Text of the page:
The games, with my comments, are here; the pairings for the penultimate round follow:

    • Carlsen (4) - Nepomniachtchi (4.5)
    • Adams (2.5) - Aronian (3.5)
    • Nakamura (3.5) - Caruana (4.5)
    • So (3.5) - Karjakin (2.5)
    • Vachier-Lagrave (4.5) - Anand (2.5)

    Thursday
    Nov232017

    Updates: TCEC Superfinal, Palma Grand Prix

    It's still early in the superfinal of season 10 of the TCEC, but so far it's looking pretty one-sided. After 14 games (of 100), Houdini has won four and lost none, drawing 10. (Okay, technically it's +3 =10, but game 14 is a foregone conclusion in Houdini's favor, and it might finish the second after I upload this post.) Unfortunately, we weren't treated to a Houdini-asmFish match, but regardless, this is an impressive performance so far by Robert Houdart's program.

    As for the Grand Prix tournament in Palma de Mallorca, the leaderboard is even more crowded. Those in first, or in the second-place tie, all drew, maintaining the status quo amongst themselves, while even more players managed to jump into the huge tie for second. Levon Aronian still leads - now with four points out of six (with three rounds to go), and Maxime Vachier-Lagrave, Hikaru Nakamura, Ding Liren, Peter Svidler, Pentala Harikrishna, and Dmitry Jakovenko are all still tied for second with three and a half points...and so too are Evgeny Tomashevsky and Richard Rapport.

    Tomashevsky's win was especially noteworthy, as it came at the expense of Teimour Radjabov. Radjabov entered the event hoping to qualify for the Candidates with a sufficiently strong result here, but now he's at -1, tied for 11th place. He hasn't yet been mathematically eliminated from contention, because if, say, he wins his last three games while all the other games are drawn he'd qualify, that isn't a particularly likely scenario. At least he can take comfort knowing that if he doesn't make it, his countryman (and, I think, friend) Shakhriyar Mamedyarov is guaranteed to qualify for the Candidates.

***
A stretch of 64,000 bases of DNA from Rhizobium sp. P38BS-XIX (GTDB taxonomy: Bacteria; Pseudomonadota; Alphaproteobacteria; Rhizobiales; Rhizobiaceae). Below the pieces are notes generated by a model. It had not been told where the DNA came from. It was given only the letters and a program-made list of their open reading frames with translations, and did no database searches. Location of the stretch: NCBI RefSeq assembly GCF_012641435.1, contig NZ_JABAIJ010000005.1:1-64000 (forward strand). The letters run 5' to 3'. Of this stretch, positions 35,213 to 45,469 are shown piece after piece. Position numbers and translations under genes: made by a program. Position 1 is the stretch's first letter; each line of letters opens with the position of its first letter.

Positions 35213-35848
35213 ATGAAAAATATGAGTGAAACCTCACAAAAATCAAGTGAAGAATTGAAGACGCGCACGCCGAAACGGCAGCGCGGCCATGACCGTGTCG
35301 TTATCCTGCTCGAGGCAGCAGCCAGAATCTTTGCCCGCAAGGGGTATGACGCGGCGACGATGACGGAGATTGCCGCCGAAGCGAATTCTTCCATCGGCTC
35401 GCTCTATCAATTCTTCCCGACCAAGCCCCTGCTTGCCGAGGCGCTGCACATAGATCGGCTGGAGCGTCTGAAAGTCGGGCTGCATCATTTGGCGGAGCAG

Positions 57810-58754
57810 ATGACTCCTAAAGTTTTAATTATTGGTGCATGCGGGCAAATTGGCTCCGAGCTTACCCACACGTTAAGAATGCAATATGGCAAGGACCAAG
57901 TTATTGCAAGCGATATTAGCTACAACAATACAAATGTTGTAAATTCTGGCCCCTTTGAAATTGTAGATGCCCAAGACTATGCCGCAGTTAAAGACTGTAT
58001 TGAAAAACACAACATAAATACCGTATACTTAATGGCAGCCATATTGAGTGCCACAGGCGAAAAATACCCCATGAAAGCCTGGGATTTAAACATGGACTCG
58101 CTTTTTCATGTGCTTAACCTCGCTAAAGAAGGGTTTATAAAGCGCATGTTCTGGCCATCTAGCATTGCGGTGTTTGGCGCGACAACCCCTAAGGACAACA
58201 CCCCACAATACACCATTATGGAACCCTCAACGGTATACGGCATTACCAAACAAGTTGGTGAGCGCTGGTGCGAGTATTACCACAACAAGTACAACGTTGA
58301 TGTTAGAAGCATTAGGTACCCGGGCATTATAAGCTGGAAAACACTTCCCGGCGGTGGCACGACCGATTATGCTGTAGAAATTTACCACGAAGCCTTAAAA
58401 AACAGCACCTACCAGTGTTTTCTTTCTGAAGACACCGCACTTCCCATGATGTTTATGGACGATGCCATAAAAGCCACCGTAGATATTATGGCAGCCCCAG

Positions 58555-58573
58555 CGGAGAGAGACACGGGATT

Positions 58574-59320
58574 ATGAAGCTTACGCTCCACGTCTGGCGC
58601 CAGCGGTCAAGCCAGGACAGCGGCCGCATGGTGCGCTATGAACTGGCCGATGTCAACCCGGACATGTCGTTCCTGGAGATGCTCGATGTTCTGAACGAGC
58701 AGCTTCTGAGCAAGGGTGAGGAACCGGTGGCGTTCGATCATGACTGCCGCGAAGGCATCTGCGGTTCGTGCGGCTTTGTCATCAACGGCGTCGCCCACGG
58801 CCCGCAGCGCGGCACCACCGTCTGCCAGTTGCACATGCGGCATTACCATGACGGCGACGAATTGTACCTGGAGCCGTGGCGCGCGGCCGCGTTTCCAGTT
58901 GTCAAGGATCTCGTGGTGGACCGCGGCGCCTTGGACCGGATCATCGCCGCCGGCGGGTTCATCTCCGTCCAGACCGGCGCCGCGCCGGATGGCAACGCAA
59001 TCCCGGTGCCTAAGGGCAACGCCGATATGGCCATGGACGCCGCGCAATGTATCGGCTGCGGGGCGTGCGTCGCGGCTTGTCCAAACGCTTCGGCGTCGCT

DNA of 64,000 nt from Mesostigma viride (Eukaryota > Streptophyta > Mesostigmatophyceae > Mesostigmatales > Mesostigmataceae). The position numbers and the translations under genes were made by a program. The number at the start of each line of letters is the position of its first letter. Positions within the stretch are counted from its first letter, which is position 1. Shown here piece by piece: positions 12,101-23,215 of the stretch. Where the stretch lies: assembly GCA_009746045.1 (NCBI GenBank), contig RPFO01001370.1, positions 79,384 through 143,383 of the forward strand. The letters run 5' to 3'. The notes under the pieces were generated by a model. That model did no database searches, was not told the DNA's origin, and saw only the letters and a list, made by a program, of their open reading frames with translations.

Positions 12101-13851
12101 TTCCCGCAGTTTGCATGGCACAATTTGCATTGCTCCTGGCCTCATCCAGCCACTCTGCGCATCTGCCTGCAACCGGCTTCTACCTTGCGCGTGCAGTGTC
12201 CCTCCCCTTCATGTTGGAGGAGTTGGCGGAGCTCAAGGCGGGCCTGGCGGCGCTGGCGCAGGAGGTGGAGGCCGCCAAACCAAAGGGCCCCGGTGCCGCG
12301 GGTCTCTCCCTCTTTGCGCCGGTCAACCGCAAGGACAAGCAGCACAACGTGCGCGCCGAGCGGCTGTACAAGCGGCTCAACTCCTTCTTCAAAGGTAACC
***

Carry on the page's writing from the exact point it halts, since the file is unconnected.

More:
As for Vachier-Lagrave, the good news is that he's in second; the bad news that it's a tie for second-ninth. If the tournament ended now, he'd be out of luck. He had Black in round 6, so at least he'll (probably) get the white pieces twice in the last three rounds. If he does qualify, it will come at Alexander Grischuk's expense, which would make for a double misfortune for him. Not only would he not qualify this way, but he's missing out at the chance to get in by the wildcard: the organizers already gave the spot to his fellow Russian Vladimir Kramnik.

    Tuesday
    Nov212017

    Palma Grand Prix, Rounds 3-5: Aronian Leading; MVL in a Six-Way Tie for Second

    After five rounds of nine Maxime Vachier-Lagrave is close to the lead and still has a good chance of qualifying for the Candidates, but if the event finished right now he'd be out: the tie for second place is too large. Levon Aronian has 3.5/5, while Vachier-Lagrave has 3, tied with Hikaru Nakamura, Ding Liren, Peter Svidler, Pentala Harikrishna, and Dmitry Jakovenko.

    The round 5 action was incredibly lame, with all nine games drawn, eight of them quickly. (Mostly very quickly, and MVL didn't exactly cover himself in glory with a 13-move draw, with White, against Nakamura.)